Hi guys! This is Alex and today I’m going to tell you about one of the most fascinating and also my favorite places in St. Petersburg – the Faberge Museum. I think everyone knows the name Carl Faberge or at least heard about him once. I was surprised to know that the Faberge Museum is a privately owned Museum and was established just in 2013.
The Museum is located in the center of St. Petersburg, near the Nevskiy Prospect on Fontanka River Embankment 21 in the Shuvalov Palace, which was closed during 7 years for a big restoration before the opening of the Museum. This was a full- fledged restoration of the palace in its whole 200 – year history.
Now the Faberge Museum has rented this Palace for 50 years. The building is typical for the era of architectural eclecticism – you can see the elements of late classicism and neo – Renaissance. During the restoration the historical appearance of the Palace was recreated.
The idea to create this museum belongs to the Link of Times foundation and Russian businessman Victor Vekselber, who wanted to repatriate lost cultural valuables to Russia. After the revolution in the Russian Empire 1917 a lot of unique Faberge masterpieces were stolen and sold abroad.
In 2004 Victor Vekselberg purchased the unique collection of 9 Imperial Easter Eggs, created by Peter Carl Faberge, which was owned by the newspaper magnate Malcolm Forbes. These Easter eggs are the most famous and valuable among the Faberge works.
Vekselberg purchased the entire collection just before it came up for auction at Sotheby’s and paid more that $100 millions. Otherwise, the unique eggs would have been sold separately and the collection would be scattered all over the world. The president of Sotheby’s Bill Ruprect said that it was a unique case.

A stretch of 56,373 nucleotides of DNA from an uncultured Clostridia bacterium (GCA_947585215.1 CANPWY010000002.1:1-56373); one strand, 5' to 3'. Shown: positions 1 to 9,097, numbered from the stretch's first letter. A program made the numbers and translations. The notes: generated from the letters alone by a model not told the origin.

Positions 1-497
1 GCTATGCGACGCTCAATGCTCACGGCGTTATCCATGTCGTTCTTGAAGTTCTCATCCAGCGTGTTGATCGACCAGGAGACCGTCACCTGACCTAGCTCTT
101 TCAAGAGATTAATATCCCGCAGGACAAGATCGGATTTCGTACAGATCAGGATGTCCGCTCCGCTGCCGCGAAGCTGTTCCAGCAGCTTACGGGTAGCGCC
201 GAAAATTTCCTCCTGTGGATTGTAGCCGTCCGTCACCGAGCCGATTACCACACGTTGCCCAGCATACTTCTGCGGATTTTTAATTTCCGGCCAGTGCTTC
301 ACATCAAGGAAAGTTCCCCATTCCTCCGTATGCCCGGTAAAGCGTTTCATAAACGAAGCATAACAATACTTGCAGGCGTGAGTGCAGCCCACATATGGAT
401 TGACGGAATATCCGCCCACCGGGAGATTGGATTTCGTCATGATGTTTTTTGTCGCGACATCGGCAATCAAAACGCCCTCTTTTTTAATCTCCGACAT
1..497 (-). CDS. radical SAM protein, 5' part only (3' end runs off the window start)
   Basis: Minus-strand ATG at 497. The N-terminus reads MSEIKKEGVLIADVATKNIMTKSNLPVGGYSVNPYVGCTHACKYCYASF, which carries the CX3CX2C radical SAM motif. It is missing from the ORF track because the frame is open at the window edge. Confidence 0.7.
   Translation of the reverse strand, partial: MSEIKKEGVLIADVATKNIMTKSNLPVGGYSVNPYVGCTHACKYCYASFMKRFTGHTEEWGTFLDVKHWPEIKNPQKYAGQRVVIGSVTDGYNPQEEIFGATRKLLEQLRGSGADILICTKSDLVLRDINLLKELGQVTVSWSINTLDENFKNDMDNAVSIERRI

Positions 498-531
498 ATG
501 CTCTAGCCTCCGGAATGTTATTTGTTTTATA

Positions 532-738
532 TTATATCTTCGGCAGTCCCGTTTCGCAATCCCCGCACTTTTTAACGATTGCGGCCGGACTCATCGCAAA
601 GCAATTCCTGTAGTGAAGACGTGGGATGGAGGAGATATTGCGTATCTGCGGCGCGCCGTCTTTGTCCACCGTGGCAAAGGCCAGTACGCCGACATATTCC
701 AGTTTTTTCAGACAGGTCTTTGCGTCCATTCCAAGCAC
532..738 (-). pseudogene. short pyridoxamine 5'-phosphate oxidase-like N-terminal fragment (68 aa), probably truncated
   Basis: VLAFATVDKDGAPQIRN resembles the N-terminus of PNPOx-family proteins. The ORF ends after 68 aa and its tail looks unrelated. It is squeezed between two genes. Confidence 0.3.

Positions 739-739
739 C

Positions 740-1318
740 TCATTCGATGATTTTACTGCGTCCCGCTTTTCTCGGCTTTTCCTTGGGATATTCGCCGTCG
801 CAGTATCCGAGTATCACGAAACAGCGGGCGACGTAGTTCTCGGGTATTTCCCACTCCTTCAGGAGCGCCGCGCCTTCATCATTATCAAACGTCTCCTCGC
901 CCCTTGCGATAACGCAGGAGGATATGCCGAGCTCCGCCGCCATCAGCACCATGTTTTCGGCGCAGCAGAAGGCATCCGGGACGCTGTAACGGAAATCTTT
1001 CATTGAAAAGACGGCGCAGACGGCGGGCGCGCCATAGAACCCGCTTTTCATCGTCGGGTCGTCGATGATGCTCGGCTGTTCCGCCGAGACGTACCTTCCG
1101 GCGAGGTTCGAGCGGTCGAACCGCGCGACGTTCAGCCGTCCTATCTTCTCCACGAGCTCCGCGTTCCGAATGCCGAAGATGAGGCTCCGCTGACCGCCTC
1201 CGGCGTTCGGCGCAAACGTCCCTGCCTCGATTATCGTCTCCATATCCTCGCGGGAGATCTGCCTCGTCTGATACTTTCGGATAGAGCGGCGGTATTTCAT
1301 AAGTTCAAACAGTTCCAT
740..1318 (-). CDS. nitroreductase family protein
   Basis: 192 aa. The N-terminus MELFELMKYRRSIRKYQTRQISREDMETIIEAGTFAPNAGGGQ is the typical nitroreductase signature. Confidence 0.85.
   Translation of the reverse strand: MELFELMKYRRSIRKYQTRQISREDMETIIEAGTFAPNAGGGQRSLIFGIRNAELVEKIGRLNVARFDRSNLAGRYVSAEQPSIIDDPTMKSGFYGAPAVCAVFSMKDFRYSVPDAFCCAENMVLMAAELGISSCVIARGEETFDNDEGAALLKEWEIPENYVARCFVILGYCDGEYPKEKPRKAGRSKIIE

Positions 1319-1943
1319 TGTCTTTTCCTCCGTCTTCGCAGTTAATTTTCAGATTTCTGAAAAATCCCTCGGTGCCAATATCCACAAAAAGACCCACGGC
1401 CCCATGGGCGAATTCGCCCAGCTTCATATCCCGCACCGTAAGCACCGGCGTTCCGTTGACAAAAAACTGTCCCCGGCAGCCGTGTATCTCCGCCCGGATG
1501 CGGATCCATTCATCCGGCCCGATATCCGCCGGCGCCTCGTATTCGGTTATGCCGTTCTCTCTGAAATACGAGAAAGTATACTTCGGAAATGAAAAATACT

The fact that Vekselberg offered to purchase the whole collection and the idea to return the famous eggs to Russia influenced Ruprect to sell it just before the auction. Now the museum’s collection has more that 4000 masterpieces of decorative applied and fine arts, paintings, bronze and porcelain.
I was used hearing that Carl Peter Faberge was the most prominent jeweler of the beginning of the 20thcentury, but our tour guide told completely opposite information. He wasn’t good enough to make all these outstanding masterpieces but he had a great entrepreneurship skills.
He was able to find excellent masters and formed a perfect team of almost 500 workers. The Faberge House had a reputation of the number 1 in Russia and even in Europe. Among their clients were almost all Royal families and Russian and European aristocracy.
But in 1917 the time of prosperity and calmness ended and with the revolution became the epoch of uncertainty and chaos. Faberge and his family flew to Europe without anything and left his house in St. Petersburg. A lot of his masterpieces were nationalized, stolen or sold abroad.
Unfortunately his sons sold the brand name only for $25. 000 to a businessman in New York, and later the brand was sold for $1,5 billion. Now it belongs to a South African businessman.
The Imperial Easter Eggs
The highlight of the Faberge Museum’s collection are the above mentioned 9 Imperial Easter eggs, that were created for the last two Romanov Tsars – Alexander III and Nicolas II. It is remarkable that this collection contains the first and the last of the Imperial eggs.